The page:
What happens inside your computer?

Rachel Thomas

I turn on my laptop. I open the file for this article. I start typing: the letters appearing with each keystroke, building to words, sentences and paragraphs. I save the file. I scroll back to reread. I move the cursor to edit the text: deleting some, moving some, typing more. I save the file, I scroll back to reread, I edit some more, until I feel this article is done, at which point I'll upload it to our website.

That's my view of the events taking place on my computer as I write this article. I'm aware that behind each of these events complex operations are occurring: in the text-editing software, the computer's operating system, the machine code that translates between software and hardware. And underlying it all, this text ultimately exists as strings of 0s and 1s, manipulated and stored as strings of binary digits, physically encoded into the computer's circuitry.

Computers are an interface between theory and physical reality; they operate both on a theoretical level of programming languages and data, and on the nuts-and-bolts level of the computer's hardware. They are a pinnacle of discoveries in physics and engineering, but also in the mathematics and logic of computer science. Where does the realm of one end and the other begin?

The notion of an event

"What distinguishes computer science from physics? It's the notion of an event." explains Leslie Lamport, principal researcher at Microsoft Research and winner of the 2013 Turing Award. To understand this difference, consider how a computer scientist and physicist would view the behaviour of a flip-flop (a circuit that is used to store a single bit of data – representing either a zero or a one – and can vary between these two values).

Screen of oscilloscope showing the change in voltage

"If you're a physicist [you'd] put an oscilloscope on that flip-flop," says Lamport. (An oscilloscope is an instrument that measures change in voltage of a circuit over time, plotting the signal on a screen.) "You'll see that it's not exactly zero, it's sort of close to zero, maybe wriggling a little." Then when the flip-flop starts to flip, the line on the oscilloscope will start to rise. "Eventually, in, what to some physicists might seem like a long time, maybe a tenth of a nanosecond or so, it stabilises to approximately one." The physicist views the flipping of the flip-flop as a continuously changing physical process that occurs over a duration of time.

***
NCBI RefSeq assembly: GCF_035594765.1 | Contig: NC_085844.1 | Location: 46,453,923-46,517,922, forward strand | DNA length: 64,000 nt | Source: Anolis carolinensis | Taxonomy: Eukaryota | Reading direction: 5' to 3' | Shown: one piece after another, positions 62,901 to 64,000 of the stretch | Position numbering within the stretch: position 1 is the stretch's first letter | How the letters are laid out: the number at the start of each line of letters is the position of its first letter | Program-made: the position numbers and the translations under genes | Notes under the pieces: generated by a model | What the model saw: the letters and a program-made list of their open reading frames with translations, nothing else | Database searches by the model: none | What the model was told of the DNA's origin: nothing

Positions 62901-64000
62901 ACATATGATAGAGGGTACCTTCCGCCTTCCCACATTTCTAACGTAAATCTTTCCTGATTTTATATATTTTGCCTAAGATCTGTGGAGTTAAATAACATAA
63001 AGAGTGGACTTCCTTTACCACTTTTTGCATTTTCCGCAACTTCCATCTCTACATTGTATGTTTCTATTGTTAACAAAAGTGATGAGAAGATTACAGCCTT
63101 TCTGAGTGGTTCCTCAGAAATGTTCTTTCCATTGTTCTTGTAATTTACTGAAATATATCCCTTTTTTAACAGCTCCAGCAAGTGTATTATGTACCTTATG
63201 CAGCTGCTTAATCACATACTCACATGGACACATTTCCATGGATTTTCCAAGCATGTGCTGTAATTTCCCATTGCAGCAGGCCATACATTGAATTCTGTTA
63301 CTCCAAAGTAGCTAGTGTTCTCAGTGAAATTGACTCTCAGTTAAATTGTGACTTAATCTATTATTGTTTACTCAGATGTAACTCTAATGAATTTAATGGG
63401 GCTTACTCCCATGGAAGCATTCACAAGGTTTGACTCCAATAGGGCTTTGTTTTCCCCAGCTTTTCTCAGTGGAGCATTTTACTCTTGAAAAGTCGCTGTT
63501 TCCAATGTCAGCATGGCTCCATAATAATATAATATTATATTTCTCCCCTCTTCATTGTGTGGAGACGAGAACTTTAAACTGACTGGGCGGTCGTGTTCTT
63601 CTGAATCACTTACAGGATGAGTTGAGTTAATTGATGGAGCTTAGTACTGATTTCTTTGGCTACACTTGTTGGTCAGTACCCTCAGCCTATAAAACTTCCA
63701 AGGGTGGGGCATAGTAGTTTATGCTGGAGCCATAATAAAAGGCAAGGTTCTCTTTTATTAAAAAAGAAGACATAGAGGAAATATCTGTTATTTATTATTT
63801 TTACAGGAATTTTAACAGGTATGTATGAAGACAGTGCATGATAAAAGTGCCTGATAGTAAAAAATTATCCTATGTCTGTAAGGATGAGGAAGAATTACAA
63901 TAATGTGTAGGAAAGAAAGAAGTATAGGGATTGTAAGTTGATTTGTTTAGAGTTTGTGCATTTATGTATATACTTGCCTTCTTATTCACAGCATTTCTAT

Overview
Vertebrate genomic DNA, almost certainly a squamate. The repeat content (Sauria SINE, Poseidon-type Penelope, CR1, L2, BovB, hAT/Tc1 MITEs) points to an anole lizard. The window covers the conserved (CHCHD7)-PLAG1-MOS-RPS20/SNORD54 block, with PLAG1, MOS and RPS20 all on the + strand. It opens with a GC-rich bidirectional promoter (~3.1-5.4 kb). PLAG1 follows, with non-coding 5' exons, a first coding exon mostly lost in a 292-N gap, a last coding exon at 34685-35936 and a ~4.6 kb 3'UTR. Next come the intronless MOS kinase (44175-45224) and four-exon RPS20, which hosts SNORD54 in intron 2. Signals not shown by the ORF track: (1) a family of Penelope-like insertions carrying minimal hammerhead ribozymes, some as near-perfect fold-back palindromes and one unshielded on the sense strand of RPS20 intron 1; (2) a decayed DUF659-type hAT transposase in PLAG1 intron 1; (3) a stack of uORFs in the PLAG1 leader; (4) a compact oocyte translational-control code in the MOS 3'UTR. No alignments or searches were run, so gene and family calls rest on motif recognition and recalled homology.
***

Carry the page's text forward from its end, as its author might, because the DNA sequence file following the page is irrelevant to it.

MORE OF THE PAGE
A computer scientist on the other hand, sees things very differently. "In computer science we abstract that physical process, of changing from zero to one, into a single event. We're not concerned with what is happening during the actual length of time that that event is occurring. If there is no interaction with whatever else is going on during that time we pretend that that event happens as an indecomposable atomic event."

Computer science is concerned with such atomic, indecomposable events. What constitutes an event may depend on the purpose of the researcher: the atomic event may be the flipping of a flip-flop; it may be the receipt of a message; it may be a computation that takes several microseconds or perhaps even a minute. A digital system is then a collection of these atomic events. The key is that the events are discrete, each isolated from whatever else is happening in the system.

Practical abstraction

This representation is an abstraction from reality, but it serves an important purpose. "We're not creating art," says Lamport. "We're trying to understand the systems we build." And what the researchers are trying to understand decides the level of abstraction they will use.

Consider the example of the receipt of a message. "[On a hardware level this] involves electrical signals propagating along wires, suddenly being received and processed, and all of this electrical stuff that I have no idea of what is going on," says Lamport. On the other extreme, at level of the operating system, you could view the receipt as a single event: the operating system says, 'Here is this message, it has just arrived'. In between there is the software level, where you could view the receipt of a message in different ways. For example, if the message arrives over the internet, it will have been broken up into packets and the receipt of the message is actually a collection of events at a yet lower level, still.

An event in computer science is an abstraction of the physical reality and the level of abstraction depends on what you are trying to understand. But, at whatever level you are working on, the key concept is that you can view an event as discrete and indecomposable. This understanding of events underlies one of Lamport's significant contributions to computer science – solving the problem of time in distributed systems – and has unexpected parallels in Einstein's special relativity, as you'll find out in the next article.

About this article

FQXi logo

This article is part of our Stuff happens: the physics of events project, run in collaboration with FQXi. Click here to see more articles and videos about the role of events, special relativity and logical clocks in distributed computing.

Rachel Thomas is Editor of Plus. She interviewed Leslie Lamport in September 2016 at the Heidelberg Laureate Forum.